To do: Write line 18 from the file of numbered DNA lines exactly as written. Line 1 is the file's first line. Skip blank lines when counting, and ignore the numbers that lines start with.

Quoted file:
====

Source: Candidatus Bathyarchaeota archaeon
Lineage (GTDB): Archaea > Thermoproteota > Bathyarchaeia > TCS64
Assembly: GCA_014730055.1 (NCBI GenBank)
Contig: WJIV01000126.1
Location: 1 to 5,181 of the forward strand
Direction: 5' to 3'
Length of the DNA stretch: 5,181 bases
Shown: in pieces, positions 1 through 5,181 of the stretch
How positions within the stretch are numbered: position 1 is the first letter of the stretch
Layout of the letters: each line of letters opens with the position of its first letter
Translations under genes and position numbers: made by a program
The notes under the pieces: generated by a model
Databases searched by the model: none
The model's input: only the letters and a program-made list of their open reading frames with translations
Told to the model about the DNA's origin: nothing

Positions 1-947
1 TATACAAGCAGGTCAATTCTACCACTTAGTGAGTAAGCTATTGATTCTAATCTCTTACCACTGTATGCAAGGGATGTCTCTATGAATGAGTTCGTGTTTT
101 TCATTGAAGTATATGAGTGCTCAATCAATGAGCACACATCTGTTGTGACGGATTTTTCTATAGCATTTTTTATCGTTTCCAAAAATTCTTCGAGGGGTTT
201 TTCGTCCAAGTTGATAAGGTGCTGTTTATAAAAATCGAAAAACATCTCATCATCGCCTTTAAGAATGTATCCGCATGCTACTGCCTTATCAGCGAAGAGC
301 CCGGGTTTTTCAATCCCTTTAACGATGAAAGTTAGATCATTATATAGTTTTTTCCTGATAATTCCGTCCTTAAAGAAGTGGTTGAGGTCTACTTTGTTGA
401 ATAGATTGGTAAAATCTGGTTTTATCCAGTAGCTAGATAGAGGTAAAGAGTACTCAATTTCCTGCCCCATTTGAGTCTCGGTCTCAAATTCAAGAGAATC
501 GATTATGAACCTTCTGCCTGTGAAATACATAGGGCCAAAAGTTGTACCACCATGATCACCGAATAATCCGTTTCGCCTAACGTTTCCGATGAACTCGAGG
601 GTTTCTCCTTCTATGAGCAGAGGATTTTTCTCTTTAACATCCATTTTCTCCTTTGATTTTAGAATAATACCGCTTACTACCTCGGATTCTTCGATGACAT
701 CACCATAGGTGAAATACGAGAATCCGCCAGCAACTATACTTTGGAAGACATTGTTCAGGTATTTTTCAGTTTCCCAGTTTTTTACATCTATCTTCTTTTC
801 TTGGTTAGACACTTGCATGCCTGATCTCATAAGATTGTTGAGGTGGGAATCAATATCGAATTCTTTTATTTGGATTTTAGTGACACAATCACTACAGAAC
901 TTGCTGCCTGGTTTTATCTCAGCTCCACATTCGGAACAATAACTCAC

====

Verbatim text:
101 TCATTGAAGTATATGAGTGCTCAATCAATGAGCACACATCTGTTGTGACGGATTTTTCTATAGCATTTTTTATCGTTTCCAAAAATTCTTCGAGGGGTTT